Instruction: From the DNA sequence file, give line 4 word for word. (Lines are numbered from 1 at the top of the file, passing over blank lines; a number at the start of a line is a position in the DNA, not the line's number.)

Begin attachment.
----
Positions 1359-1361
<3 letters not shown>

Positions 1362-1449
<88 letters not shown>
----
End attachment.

<88 letters not shown>